(1) Compensation is due only for harm, including future harm, that is established with a reasonable degree of certainty.
(2) Compensation may be due for the loss of a chance in proportion to the probability of its occurrence.
(3) Where the amount of damages cannot be established with a sufficient degree of certainty, the assessment is at the discretion of the court.
1. Occurrence of harm must be reasonably certain
This Article reaffirms the well-known requirement of certainty of harm, since it is not possible to require the non-performing party to compensate harm which may not have occurred or which may never occur.
Paragraph (1) permits the compensation also of future harm, i.e. harm which has not yet occurred, provided that it is sufficiently certain. Paragraph (2) in addition covers loss of a chance, obviously only in proportion to the probability of its occurrence: thus, the owner of a horse which arrives too late to run in a race as a result of delay in transport cannot recover the whole of the prize money, even though the horse was the favourite.
2. Determination of extent of harm
Certainty relates not only to the existence of the harm but also to its extent. There may be harm the existence of which cannot be disputed but which it is difficult to quantify. This will often be the case in respect of loss of a chance (there are not always “odds” as there are for a horse, for example for an engineering company preparing for the making of a bid) or of compensation for non-material harm (detriment to someone’s reputation, pain and suffering, etc.).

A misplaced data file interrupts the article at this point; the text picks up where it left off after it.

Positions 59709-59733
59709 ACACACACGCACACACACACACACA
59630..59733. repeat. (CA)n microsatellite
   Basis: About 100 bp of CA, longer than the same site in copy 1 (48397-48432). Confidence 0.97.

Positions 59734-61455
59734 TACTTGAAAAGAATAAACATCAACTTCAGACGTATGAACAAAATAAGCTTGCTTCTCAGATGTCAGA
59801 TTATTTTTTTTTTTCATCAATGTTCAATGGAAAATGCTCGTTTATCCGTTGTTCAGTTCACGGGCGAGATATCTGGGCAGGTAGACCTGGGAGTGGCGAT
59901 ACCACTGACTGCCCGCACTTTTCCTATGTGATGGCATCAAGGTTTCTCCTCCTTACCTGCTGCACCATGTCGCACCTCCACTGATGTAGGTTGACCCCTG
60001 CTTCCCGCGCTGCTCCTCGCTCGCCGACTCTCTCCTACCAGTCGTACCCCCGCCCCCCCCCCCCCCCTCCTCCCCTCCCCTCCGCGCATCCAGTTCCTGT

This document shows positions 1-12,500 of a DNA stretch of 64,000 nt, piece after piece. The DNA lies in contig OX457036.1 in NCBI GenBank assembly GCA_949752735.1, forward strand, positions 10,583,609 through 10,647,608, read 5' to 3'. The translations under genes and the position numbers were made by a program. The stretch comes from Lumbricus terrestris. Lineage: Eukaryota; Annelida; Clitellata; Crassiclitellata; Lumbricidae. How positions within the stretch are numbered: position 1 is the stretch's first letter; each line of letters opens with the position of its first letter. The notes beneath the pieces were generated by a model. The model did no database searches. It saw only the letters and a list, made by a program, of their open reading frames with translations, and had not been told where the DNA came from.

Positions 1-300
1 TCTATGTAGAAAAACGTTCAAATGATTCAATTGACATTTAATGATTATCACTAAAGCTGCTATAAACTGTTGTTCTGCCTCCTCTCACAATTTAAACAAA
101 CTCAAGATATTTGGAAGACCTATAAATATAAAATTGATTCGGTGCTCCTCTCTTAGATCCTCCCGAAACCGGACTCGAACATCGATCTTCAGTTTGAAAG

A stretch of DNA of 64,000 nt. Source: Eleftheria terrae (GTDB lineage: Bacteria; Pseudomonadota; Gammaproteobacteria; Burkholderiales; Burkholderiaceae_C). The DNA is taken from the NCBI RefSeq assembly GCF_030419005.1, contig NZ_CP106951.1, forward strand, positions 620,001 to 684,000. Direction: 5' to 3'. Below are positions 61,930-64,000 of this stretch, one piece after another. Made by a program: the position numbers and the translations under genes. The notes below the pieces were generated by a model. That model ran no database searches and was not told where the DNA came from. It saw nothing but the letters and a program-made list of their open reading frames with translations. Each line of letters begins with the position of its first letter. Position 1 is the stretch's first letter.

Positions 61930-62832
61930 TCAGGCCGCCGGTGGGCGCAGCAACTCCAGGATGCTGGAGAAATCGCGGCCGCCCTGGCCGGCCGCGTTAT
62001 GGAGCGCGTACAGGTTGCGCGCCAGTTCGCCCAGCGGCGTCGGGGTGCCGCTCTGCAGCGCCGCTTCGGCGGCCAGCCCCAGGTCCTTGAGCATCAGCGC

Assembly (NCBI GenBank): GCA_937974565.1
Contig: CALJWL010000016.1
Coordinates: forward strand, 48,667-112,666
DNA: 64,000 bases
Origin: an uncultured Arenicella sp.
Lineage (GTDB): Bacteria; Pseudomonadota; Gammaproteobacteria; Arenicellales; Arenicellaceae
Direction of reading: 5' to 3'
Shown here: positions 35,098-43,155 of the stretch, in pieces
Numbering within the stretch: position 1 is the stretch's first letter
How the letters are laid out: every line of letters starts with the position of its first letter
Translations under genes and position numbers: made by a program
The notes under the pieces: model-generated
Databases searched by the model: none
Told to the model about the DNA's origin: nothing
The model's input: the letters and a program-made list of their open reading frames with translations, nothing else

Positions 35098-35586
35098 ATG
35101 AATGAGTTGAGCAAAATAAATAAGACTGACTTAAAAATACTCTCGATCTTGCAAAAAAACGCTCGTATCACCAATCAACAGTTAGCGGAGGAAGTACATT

A entrusts a file to B, an express delivery company, in response to an invitation to submit tenders for the construction of an airport. B undertakes to deliver the file before the closing date for tenders but delivers it after that date and A’s application is refused. The amount of compensation will depend upon the degree of probability of A’s tender having been accepted and calls for a comparison of it with the applications which were admitted for consideration. The compensation will therefore be calculated as a proportion of the profit which A might have made.
According to paragraph (3), where the amount of damages cannot be established with a sufficient degree of certainty then, rather than refuse any compensation or award nominal damages, the court is empowered to make an equitable quantification of the harm sustained.
3. Harm must be a direct consequence of non-performance as well as certain
There is a clear connection between the certainty and the direct nature of the harm. Although the latter requirement is not expressly dealt with by the Principles, it is implicit in Article 7.4.2(1) which refers to the harm sustained “as a result of the non-performance” and which therefore presupposes a sufficient causal link between the non-performance and the harm. Harm which is too indirect will usually also be uncertain as well as unforeseeable.